Mexicanal Expands Coverage in Calif.

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The Mexicanal Network is building its distribution in California,
with digital multicast distribution in Los Angeles
(KBEH), San Diego (K5OLL) and Palm Springs (KMIR); as well as additional cable
distribution with Comcast in San Francisco.

With these new launches, Mexicanal -- a joint venture
between Atlanta-based Castalia Communications and Cablecom of Mexico -- will
add 1.1 million additional Hispanic households to its audience. Deals were not
disclosed.

Mexicanal boxing

Mexicanal president Luis Torres-Bohl told Multichannel News the recent rollouts
place channel in the nation's No. 1 Hispanic market, Los
Angeles, home to the largest U.S. Mexican population.
"Needless to say, it is the most important Hispanic market in the country,"
says Torres-Bohl.

Already available nationwide via DirecTV's satellite-TV
platform, Mexicanal now reaches more than 4 million Hispanic homes through a
mix of cable, satellite and multicast distribution. Its programming, which
hails from a network of affiliate broadcasters and stations throughout Mexico,
features news, sports and culturally relevant shows from throughout that
country.

It is different from other Spanish-language channels in that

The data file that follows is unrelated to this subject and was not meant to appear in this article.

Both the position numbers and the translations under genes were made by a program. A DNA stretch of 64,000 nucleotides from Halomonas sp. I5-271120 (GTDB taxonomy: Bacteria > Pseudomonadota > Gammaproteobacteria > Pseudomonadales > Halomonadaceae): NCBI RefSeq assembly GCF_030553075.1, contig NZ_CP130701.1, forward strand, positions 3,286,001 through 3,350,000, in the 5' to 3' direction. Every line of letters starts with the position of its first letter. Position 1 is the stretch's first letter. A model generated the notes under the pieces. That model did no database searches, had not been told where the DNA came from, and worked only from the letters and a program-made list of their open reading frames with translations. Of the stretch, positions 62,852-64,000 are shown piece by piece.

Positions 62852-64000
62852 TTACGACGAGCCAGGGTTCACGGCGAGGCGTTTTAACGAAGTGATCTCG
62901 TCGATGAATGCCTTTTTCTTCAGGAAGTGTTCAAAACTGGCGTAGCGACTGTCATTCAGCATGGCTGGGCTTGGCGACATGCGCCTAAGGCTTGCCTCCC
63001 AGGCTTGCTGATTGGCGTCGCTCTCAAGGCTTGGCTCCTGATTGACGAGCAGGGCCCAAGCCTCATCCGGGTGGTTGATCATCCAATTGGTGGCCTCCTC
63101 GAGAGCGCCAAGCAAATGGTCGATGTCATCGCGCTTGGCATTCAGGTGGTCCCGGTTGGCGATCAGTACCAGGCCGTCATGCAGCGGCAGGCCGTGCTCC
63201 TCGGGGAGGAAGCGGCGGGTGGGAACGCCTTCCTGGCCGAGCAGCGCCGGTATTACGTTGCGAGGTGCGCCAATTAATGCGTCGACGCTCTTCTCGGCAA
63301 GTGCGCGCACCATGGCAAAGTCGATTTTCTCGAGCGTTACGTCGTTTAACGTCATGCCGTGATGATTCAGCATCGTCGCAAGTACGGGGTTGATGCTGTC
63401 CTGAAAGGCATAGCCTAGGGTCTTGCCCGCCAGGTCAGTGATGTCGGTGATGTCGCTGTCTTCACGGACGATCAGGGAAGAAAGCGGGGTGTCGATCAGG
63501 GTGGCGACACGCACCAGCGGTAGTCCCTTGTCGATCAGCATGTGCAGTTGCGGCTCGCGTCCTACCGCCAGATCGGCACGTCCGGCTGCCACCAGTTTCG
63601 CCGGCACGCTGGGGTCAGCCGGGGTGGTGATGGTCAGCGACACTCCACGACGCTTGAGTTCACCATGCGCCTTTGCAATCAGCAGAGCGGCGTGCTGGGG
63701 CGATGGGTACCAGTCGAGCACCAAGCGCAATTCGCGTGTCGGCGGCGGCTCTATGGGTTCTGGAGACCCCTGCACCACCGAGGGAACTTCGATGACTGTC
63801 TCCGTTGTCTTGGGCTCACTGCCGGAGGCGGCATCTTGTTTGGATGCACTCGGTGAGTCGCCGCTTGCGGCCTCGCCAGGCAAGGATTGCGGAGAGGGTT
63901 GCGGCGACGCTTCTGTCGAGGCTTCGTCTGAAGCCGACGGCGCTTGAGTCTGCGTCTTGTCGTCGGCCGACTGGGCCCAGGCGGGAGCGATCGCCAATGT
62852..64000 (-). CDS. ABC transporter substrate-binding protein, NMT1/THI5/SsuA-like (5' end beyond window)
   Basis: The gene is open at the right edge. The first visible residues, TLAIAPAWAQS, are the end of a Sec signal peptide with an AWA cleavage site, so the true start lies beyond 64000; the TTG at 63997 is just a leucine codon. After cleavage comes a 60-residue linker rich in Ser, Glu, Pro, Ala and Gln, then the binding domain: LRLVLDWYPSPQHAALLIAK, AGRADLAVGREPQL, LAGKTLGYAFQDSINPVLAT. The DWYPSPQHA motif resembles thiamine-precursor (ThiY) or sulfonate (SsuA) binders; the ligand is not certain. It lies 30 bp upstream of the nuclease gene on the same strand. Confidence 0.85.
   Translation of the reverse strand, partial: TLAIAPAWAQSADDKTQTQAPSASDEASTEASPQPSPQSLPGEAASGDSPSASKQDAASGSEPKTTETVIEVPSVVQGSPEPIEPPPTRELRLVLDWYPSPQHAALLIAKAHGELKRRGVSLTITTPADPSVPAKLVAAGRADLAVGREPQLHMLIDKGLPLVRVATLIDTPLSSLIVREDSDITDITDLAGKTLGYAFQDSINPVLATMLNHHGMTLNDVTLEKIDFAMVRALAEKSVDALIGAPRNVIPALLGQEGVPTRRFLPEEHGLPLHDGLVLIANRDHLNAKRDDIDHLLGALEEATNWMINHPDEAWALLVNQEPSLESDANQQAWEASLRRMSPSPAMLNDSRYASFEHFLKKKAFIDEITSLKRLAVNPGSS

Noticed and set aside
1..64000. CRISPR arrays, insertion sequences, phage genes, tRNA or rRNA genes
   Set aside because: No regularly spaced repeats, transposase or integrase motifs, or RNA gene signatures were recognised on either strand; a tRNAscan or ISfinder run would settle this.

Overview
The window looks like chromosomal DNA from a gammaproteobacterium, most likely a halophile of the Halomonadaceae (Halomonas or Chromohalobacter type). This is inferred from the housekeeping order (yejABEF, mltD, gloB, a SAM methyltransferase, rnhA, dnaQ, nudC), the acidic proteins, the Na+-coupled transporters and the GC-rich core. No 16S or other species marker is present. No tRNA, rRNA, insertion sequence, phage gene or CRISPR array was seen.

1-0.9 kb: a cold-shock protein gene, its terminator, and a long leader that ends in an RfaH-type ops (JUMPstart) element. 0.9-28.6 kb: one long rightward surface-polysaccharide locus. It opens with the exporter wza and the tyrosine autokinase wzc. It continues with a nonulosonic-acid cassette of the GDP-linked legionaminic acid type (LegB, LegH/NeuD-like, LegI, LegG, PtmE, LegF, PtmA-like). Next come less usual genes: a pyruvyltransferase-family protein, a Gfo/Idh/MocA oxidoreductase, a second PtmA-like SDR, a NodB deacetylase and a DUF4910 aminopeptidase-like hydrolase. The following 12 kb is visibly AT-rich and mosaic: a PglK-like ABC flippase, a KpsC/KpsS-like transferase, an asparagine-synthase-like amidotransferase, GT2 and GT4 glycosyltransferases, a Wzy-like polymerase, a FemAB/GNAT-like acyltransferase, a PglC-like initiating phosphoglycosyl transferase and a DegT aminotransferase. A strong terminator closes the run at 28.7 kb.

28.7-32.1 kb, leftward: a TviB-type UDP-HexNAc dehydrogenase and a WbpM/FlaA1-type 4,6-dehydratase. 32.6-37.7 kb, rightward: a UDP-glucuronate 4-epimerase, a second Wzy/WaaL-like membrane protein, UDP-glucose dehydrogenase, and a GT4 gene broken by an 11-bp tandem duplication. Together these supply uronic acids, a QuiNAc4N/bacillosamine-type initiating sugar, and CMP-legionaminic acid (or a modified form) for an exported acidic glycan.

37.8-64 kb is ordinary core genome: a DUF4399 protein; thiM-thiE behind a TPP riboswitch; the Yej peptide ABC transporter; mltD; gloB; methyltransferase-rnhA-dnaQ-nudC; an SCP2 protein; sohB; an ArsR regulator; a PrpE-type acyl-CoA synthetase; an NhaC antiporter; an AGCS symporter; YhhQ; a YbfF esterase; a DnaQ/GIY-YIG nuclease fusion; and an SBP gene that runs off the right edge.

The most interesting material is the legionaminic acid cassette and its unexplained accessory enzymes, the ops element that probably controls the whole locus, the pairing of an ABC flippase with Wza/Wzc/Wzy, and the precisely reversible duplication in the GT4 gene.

it offers programming from Jalisco, Michoacán, Aguascalientes,
Oaxaca, Chiapas
and many other states that represent the hometowns of the majority of
U.S.-based Mexican immigrants.

"Our newscasts don't come from Washington,
D.C., Mexico
City or Los Angeles," said
Torres-Bohl, a native of Peru
who claims to be "Mexican by choice."

Put together by a local team in a state-of-the-art
production and transmission facility in San Luis Potosí, Mexico, Mexicanal
prides itself of presenting a truly varied view of Mexico, with news and
entertainment that focus on the country's different regions. A robust Web site
complements programming offerings and serves as a platform to receive feedback
from viewers both in Mexico
and the U.S.

"We want to be available in several platforms, from
television and the Internet to making our programs available on demand," adds
Torres-Bohl.

As for future launches, the executive has his sight set on
the heavy-Hispanic markets where it is not yet present via cable or multicast,
including Denver and New York, two
markets with a growing Mexican population.

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